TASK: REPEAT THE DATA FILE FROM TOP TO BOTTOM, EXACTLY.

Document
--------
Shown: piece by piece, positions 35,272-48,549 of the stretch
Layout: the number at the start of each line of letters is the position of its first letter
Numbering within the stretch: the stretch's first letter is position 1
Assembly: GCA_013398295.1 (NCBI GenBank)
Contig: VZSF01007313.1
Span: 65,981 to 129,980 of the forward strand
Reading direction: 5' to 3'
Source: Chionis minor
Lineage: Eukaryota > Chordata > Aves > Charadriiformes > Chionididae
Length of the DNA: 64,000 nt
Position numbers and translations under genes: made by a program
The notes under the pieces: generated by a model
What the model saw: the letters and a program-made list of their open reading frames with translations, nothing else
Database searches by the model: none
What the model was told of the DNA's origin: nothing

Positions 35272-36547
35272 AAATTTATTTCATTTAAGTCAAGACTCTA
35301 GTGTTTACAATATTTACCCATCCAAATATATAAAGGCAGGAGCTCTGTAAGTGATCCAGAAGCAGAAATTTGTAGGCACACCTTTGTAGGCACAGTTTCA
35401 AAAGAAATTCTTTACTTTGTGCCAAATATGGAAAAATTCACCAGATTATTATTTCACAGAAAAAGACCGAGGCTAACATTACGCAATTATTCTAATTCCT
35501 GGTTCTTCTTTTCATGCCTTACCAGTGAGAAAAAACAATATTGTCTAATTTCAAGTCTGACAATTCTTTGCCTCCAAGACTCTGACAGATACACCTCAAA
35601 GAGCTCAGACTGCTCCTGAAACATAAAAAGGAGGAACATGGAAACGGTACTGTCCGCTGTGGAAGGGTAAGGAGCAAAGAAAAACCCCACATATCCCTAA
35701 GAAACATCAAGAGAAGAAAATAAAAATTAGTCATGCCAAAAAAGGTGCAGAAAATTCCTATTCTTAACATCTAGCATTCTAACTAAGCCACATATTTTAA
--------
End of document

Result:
Shown: piece by piece, positions 35,272-48,549 of the stretch
Layout: the number at the start of each line of letters is the position of its first letter
Numbering within the stretch: the stretch's first letter is position 1
Assembly: GCA_013398295.1 (NCBI GenBank)
Contig: VZSF01007313.1
Span: 65,981 to 129,980 of the forward strand
Reading direction: 5' to 3'
Source: Chionis minor
Lineage: Eukaryota > Chordata > Aves > Charadriiformes > Chionididae
Length of the DNA: 64,000 nt
Position numbers and translations under genes: made by a program
The notes under the pieces: generated by a model
What the model saw: the letters and a program-made list of their open reading frames with translations, nothing else
Database searches by the model: none
What the model was told of the DNA's origin: nothing

Positions 35272-36547
35272 AAATTTATTTCATTTAAGTCAAGACTCTA
35301 GTGTTTACAATATTTACCCATCCAAATATATAAAGGCAGGAGCTCTGTAAGTGATCCAGAAGCAGAAATTTGTAGGCACACCTTTGTAGGCACAGTTTCA
35401 AAAGAAATTCTTTACTTTGTGCCAAATATGGAAAAATTCACCAGATTATTATTTCACAGAAAAAGACCGAGGCTAACATTACGCAATTATTCTAATTCCT
35501 GGTTCTTCTTTTCATGCCTTACCAGTGAGAAAAAACAATATTGTCTAATTTCAAGTCTGACAATTCTTTGCCTCCAAGACTCTGACAGATACACCTCAAA
35601 GAGCTCAGACTGCTCCTGAAACATAAAAAGGAGGAACATGGAAACGGTACTGTCCGCTGTGGAAGGGTAAGGAGCAAAGAAAAACCCCACATATCCCTAA
35701 GAAACATCAAGAGAAGAAAATAAAAATTAGTCATGCCAAAAAAGGTGCAGAAAATTCCTATTCTTAACATCTAGCATTCTAACTAAGCCACATATTTTAA